Monel 400 Nickel-Copper Based Alloy

Monel 400 Nickel-Copper Based Alloy

Monel 400 is a nickel-copper alloy that has corrosion resistance in many environments, and Monel alloy is very strong. It consists of two crystalline solids forming a single new solid.

Monel is the brainchild of Robert Crooks Stanley of International Nickel Corporation. It was patented in 1906 and named after the company's president Ambrose Monell. The second "L" was deleted from the metal name because it was not possible to apply for a patent on a person's name at that time.

There are many variants of Monel alloy, starting with Monel 400, the alloy contains at least 63% nickel, 29% to 34% copper, 2% to 2.5% iron, and 1.5% to 2% manganese. The silicon content of Monel 405 does not exceed 0.5%, the aluminum content of Monel K-500 is between 2.3% and 3.15%, and the content of titanium is between 0.35% and 0.85%. These and other changes are valued for their resistance to acids and alkalis, as well as their high mechanical strength and good ductility. Monel 400 has high strength and can only be hardened by cold working. Due to its aging resistance, Monel 400 is most commonly used for parts in marine and chemical environments.

Although it is a very useful metal, it is very costly in most applications. The price of Monel 400 is 5 to 10 times that of ordinary nickel or copper. As a result, it is rarely used and only used when no other metal can meet the same requirements. For example, Monel 400 is one of the few alloys that can maintain strength at sub-zero temperatures, so Monel 400 can be used in these situations.

The standard components of Monel 400 are mainly nickel and copper, including:

Nickel (plus cobalt): minimum 63%
Carbon: up to 0.3%
Manganese: 2.0% max
Fe: 2.5% max
Sulfur: 0.024% max
Silicon: up to 0.5%
Copper: 29-34%

Performance of nickel-copper alloy Monel 400

Density: 8.80 g/cm3
Modulus of Elasticity: 179 gallons
Thermal expansion (20oC): 13.9×10 -6 oC-1 7.7
Specific heat capacity: 427 J (kg K)
Thermal conductivity: 21.8 watts (m K)
Resistivity: 54.7 10 -8 ohm meters
Tensile strength (annealed): 550 MPa
Yield strength (annealing): 240 MPa
Elongation: 48%
Liquidus temperature: 1,350oC
Solidus temperature: 1,300oC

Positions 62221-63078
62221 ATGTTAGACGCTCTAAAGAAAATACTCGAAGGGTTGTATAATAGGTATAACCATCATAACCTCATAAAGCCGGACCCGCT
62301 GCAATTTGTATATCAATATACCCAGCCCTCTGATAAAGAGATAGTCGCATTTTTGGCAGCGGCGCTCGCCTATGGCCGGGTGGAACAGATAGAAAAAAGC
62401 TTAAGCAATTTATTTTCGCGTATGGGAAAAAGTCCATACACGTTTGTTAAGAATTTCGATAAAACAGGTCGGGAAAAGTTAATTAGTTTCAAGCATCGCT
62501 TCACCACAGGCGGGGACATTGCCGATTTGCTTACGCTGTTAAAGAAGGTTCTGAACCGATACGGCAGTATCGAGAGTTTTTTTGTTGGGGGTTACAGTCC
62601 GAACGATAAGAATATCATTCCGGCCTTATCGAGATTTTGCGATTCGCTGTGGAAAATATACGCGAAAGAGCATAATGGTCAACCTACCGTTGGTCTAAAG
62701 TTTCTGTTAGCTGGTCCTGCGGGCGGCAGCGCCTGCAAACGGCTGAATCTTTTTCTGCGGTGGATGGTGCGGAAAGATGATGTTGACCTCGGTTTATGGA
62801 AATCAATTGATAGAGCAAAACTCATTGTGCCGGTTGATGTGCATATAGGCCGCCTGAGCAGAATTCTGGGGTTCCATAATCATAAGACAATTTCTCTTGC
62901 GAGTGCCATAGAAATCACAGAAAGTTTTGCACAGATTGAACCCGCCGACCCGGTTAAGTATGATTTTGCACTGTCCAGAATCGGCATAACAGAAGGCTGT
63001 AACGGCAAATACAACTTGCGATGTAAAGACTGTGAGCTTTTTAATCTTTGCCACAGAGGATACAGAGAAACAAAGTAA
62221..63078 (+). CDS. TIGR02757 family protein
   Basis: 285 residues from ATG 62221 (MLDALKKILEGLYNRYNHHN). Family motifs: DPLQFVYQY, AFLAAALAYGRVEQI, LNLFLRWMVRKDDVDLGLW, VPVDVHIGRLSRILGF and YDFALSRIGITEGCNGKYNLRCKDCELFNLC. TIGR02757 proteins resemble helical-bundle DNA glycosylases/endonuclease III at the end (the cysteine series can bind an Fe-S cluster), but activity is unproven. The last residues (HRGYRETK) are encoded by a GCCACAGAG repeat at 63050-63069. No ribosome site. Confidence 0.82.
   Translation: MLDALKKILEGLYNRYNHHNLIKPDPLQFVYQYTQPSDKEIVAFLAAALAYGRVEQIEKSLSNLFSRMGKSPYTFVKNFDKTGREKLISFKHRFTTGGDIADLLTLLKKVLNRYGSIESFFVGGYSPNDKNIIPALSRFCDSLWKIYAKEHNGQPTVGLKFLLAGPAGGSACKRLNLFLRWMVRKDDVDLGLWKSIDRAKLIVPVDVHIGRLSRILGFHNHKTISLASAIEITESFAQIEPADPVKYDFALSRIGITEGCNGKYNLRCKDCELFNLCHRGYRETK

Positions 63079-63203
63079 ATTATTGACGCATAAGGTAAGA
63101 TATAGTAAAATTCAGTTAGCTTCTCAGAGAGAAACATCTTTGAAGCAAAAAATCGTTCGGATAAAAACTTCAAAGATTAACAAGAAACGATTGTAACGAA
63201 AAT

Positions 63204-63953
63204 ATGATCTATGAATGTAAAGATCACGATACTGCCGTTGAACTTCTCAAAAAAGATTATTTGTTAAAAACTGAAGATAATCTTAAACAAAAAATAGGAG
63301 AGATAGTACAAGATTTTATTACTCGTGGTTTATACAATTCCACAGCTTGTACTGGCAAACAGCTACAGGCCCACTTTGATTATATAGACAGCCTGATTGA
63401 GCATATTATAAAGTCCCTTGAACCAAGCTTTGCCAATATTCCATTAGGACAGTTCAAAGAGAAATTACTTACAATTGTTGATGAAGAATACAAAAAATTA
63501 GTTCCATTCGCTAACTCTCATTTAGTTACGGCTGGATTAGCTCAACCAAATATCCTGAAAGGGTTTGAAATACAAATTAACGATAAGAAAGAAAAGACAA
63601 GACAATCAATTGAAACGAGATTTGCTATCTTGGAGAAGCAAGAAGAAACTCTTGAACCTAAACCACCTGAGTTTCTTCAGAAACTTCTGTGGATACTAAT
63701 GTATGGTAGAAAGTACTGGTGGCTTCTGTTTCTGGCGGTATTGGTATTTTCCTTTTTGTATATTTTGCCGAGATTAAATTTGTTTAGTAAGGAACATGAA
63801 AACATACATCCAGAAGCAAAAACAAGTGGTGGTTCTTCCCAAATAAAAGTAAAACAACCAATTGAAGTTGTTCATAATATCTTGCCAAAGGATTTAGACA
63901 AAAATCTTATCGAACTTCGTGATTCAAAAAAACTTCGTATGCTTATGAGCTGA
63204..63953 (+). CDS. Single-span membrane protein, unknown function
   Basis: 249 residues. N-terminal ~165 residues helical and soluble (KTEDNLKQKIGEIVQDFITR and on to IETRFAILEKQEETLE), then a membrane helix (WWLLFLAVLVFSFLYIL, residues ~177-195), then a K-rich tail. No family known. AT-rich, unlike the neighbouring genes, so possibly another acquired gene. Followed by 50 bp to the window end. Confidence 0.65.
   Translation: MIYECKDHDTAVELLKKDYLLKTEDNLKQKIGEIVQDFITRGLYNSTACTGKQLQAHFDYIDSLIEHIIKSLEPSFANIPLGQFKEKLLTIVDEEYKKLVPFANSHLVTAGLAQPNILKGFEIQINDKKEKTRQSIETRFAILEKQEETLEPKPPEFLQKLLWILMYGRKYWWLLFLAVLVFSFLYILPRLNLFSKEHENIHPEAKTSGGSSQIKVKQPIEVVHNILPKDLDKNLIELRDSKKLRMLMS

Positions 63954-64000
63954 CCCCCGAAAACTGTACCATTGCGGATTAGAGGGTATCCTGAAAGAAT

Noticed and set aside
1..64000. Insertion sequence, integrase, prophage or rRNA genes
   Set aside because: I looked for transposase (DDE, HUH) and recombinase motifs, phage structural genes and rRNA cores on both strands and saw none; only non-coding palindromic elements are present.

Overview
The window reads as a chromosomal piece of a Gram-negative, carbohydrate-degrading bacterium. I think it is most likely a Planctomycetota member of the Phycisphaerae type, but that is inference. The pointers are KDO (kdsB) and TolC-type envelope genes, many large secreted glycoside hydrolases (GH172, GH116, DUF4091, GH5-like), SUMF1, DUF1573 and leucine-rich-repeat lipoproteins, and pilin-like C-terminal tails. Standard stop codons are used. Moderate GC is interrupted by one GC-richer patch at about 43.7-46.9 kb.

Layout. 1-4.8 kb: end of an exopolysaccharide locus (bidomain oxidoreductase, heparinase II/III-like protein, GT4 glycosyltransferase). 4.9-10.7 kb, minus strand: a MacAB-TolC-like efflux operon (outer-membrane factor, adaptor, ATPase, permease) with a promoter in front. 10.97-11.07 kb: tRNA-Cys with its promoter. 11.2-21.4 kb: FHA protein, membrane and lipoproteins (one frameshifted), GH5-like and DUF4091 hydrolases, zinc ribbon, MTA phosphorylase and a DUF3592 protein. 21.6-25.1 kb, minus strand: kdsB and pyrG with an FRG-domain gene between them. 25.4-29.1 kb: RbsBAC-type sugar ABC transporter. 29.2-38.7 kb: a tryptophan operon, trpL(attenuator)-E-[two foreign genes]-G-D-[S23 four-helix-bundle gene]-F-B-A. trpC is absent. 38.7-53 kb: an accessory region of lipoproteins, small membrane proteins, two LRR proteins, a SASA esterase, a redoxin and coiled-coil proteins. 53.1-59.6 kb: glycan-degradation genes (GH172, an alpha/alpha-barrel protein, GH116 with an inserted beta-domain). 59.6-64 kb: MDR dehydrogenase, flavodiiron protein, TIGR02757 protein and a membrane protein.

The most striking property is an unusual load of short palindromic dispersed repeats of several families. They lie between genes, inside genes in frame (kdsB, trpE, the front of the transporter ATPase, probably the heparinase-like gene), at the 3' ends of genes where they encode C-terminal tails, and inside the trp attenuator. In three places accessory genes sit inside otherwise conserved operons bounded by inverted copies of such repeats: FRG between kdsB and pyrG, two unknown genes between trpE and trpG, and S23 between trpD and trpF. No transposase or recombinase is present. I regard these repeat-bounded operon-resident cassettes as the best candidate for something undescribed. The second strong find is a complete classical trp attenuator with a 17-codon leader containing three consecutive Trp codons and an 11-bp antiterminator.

Manufacturing of Monel 400

Monel 400 alloy hardens during processing. If Monel 400 is to be hardened, the only option is to use soft die material for cold working. Through cold working, mechanical stress instead of heat is used to change the shape of the metal. When thermal processing Monel 400, the temperature range should be 648-1,176 degrees Celsius (1,200-2,150 degrees Fahrenheit). It can be annealed at 926 degrees Celsius (1,700 degrees Fahrenheit).

Monel 400 Application Areas

Due to its acid, alkali, and seawater resistance, Monel 400 is usually used in applications where corrosion may need to be considered. This includes marine environments that require fixtures, valves, pumps and piping systems. Other applications sometimes include chemical plants, including environments where sulfuric acid and hydrofluoric acid are used.

Another area where Monel 400 is popular is the eyewear industry. It is one of the most popular materials used for frames, especially components along the temples and bridge of the nose. According to Mo Ju, the combination of strength and corrosion resistance makes it useful for frames. However, the disadvantage is that it is difficult to shape, which limits its use in certain frames.

Monel 400 disadvantages

Although valuable in many applications, Monel 400 is not perfect. Although it can resist corrosion in many ways, it cannot withstand nitric oxide, nitrous acid, sulfur dioxide and hypochlorite. Therefore, Monel 400 should not be used in an environment where it will be exposed to these elements. Monel 400 is also susceptible to electrical corrosion. This means that if aluminum, zinc or iron fasteners are used with Monel 400, they will corrode very quickly.

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